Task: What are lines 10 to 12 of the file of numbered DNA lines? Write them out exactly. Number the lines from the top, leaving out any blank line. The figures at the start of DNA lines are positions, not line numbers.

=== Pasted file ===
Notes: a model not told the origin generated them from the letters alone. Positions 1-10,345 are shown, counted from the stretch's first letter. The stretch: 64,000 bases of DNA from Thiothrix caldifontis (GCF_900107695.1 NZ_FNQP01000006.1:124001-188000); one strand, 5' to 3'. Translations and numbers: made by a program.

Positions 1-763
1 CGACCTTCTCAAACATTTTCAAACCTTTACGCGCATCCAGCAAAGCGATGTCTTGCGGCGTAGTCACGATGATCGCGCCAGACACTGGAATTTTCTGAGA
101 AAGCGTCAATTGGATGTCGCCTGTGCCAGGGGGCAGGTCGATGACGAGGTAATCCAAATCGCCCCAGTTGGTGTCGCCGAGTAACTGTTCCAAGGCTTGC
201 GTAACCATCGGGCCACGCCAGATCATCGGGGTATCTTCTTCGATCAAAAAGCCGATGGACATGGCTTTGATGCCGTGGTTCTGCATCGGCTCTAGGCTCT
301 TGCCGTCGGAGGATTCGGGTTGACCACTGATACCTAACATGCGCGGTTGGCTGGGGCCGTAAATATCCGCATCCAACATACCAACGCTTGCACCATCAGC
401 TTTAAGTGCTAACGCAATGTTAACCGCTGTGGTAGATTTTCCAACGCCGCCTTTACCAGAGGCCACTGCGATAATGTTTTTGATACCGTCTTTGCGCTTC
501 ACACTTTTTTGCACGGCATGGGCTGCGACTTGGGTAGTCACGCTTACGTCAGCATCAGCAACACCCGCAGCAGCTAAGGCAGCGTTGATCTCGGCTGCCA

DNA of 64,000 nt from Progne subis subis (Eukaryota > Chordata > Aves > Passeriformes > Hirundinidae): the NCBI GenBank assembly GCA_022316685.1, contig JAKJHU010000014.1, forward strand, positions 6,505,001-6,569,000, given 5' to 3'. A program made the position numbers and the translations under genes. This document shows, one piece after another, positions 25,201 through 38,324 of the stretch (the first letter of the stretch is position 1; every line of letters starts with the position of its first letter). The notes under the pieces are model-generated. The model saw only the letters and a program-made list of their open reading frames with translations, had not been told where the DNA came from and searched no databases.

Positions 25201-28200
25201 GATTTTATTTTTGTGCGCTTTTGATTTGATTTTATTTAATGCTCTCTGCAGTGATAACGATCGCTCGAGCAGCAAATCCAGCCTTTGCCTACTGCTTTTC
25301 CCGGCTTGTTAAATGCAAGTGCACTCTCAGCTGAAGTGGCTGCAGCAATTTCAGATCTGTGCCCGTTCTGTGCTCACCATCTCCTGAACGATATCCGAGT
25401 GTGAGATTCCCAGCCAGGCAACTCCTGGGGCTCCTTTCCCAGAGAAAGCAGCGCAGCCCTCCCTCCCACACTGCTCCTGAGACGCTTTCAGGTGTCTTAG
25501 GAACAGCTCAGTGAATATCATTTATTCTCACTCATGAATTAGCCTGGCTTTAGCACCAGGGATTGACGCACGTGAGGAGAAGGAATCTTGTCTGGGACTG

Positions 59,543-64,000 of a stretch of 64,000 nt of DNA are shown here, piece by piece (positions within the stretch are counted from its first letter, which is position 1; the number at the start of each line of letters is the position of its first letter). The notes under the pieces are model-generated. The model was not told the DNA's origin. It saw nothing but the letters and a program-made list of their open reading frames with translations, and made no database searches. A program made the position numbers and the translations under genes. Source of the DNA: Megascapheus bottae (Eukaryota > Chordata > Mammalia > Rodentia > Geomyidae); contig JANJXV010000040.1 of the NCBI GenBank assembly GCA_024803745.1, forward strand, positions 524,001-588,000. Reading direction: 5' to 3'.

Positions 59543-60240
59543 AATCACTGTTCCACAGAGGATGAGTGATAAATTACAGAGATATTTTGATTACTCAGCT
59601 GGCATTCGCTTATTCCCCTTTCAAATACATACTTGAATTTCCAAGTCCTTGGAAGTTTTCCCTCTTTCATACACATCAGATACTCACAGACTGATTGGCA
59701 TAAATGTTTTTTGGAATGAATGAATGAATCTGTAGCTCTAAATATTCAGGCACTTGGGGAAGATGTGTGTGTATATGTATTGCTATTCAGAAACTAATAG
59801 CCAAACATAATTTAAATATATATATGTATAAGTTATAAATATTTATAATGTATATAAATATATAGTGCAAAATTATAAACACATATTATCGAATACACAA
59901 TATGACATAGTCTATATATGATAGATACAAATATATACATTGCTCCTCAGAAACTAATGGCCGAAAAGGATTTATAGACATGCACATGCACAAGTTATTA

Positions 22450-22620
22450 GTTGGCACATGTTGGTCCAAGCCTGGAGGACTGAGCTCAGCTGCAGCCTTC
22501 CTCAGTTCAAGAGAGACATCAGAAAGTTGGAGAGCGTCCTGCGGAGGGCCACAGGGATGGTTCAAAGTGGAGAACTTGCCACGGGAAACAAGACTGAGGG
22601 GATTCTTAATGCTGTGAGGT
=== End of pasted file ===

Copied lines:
Positions 25201-28200
25201 GATTTTATTTTTGTGCGCTTTTGATTTGATTTTATTTAATGCTCTCTGCAGTGATAACGATCGCTCGAGCAGCAAATCCAGCCTTTGCCTACTGCTTTTC
25301 CCGGCTTGTTAAATGCAAGTGCACTCTCAGCTGAAGTGGCTGCAGCAATTTCAGATCTGTGCCCGTTCTGTGCTCACCATCTCCTGAACGATATCCGAGT